“Teams think that some bullpens can come into their own, based on the unevenness of some guys’ careers,” Rockies manager Bud Black said. “You have Mariano Rivera, Trevor Hoffman and a bunch of guys who’ve had great careers. But for a lot of relievers, it’s, ‘Great year, bad year.’ That’s been the case for so many of them.”

The Rockies’ $106 million offseason investment in three free-agent relievers is a record outlay for a big-league team, and Bridich took franchise history into account before embarking upon his plan. Curtis Leskanic, Steve Reed and Darren Holmes — currently the Rockies’ bullpen coach — formed the nucleus of a durable and fearless bullpen when Colorado made its first playoff appearance as a franchise in 1995. The Brian Fuentes-Manny Corpas-Jeremy Affeldt-LaTroy Hawkins contingent turned in some impressive work when the Rockies won the NL pennant in 2007, and Huston Street saved 35 games and logged a 154 ERA+ for a 92-win wild-card team in 2009.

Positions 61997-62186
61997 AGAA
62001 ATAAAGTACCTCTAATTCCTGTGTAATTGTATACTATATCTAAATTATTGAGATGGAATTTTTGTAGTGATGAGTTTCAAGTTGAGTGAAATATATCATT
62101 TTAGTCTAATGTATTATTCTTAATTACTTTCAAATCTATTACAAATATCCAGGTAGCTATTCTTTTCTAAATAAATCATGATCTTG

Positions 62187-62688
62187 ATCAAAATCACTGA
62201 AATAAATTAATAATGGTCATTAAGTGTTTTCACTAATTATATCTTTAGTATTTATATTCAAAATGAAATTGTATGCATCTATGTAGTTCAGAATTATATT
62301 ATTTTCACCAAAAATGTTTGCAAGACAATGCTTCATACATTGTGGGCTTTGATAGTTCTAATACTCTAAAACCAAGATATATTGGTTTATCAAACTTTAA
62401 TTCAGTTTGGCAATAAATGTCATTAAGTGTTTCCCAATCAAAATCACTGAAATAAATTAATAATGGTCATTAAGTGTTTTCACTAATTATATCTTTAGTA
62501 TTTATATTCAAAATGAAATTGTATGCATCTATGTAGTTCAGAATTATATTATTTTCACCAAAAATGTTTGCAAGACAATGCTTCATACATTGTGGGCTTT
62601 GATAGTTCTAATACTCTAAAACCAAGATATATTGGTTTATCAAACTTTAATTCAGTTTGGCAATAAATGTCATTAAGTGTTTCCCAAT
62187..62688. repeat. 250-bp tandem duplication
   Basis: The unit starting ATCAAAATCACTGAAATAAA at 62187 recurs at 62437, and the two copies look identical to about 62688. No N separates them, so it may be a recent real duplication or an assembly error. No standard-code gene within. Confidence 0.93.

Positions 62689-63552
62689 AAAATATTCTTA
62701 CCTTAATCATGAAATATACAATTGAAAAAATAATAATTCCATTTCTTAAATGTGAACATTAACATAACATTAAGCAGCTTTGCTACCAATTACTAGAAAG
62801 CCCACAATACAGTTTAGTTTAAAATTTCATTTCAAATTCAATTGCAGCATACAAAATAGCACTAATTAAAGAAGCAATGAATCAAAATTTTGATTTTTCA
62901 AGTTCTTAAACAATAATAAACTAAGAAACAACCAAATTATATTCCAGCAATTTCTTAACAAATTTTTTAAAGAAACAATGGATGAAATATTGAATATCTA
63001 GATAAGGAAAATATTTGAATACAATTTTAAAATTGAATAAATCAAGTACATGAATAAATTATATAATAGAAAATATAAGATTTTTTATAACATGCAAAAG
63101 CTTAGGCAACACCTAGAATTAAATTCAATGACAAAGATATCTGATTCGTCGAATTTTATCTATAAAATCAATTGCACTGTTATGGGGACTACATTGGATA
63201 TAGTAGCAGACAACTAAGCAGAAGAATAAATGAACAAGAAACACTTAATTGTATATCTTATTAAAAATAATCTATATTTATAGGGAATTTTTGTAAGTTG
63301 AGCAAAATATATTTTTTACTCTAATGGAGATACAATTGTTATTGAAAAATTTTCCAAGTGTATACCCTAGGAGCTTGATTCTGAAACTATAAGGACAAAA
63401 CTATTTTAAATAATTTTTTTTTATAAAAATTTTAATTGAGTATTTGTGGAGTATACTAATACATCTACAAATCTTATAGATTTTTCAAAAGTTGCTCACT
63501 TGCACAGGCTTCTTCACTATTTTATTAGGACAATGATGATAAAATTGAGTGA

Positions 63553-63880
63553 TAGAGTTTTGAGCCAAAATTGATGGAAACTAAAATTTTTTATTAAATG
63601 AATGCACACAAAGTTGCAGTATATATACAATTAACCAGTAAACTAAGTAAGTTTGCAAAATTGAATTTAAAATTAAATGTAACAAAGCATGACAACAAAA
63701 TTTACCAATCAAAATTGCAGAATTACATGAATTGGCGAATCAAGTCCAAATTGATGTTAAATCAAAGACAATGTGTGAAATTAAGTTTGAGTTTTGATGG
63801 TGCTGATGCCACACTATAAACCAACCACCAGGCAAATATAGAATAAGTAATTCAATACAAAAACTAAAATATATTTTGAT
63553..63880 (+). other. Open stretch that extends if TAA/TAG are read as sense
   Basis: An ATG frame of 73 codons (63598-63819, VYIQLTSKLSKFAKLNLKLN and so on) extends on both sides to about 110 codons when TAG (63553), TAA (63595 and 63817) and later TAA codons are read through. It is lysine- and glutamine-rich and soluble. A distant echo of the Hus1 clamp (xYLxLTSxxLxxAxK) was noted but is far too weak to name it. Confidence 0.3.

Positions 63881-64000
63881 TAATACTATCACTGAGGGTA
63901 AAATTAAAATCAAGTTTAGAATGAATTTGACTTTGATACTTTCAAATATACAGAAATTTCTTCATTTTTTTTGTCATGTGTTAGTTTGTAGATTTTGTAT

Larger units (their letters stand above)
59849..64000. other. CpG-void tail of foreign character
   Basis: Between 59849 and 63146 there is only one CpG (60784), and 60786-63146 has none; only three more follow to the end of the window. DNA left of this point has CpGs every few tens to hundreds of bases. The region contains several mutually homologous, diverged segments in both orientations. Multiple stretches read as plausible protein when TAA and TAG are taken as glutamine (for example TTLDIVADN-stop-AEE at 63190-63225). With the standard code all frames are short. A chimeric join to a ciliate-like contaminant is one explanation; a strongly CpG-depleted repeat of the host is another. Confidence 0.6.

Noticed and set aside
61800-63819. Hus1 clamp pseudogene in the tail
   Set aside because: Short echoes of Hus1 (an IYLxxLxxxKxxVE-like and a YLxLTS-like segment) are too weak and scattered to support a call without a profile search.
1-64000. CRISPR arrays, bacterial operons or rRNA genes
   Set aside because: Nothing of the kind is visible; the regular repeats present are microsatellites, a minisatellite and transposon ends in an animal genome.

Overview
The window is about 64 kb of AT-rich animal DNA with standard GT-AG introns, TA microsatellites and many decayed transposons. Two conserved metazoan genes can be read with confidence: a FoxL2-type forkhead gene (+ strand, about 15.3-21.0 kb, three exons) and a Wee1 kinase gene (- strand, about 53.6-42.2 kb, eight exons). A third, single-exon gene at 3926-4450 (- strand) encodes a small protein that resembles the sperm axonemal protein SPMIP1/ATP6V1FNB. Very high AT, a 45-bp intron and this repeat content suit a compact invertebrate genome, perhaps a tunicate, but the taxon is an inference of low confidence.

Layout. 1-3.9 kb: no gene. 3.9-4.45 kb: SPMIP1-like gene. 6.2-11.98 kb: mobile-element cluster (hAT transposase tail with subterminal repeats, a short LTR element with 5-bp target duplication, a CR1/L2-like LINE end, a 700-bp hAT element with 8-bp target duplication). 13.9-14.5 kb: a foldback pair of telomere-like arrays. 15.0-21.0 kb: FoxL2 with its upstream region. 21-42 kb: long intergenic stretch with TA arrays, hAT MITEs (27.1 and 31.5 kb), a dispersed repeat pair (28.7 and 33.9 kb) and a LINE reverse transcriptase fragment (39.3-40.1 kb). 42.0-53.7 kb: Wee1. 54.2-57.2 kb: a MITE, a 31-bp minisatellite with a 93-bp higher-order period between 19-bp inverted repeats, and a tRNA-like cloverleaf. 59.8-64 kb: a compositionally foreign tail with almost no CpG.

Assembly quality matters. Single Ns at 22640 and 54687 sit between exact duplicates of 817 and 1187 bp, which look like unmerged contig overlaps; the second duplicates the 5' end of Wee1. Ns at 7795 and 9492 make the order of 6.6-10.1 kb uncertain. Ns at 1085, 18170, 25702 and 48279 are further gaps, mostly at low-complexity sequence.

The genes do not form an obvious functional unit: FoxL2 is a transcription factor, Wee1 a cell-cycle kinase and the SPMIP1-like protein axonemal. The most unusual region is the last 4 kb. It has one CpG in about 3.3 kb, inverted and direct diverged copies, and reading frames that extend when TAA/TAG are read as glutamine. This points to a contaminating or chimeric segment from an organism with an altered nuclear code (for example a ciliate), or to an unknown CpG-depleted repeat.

Last year, the Rockies took a flyer on former Royals closer Greg Holland, and he performed well enough to make the National League All-Star team before fading down the stretch. The Rockies made an offer to re-sign Holland and appeared close to finalizing a deal before talks stalled and they moved on to Davis.

Bridich factored roster makeup into his decision to splurge on the bullpen. The Rockies have several young position players on the cusp and some talented 25-and-under starters, but they needed a quick injection of stability behind Adam Ottavino, Mike Dunn, Chris Rusin and the other relievers already in the fold. When owner Dick Monfort bought into the plan, Bridich signed veteran catcher Chris Iannetta and went to work fortifying the back end.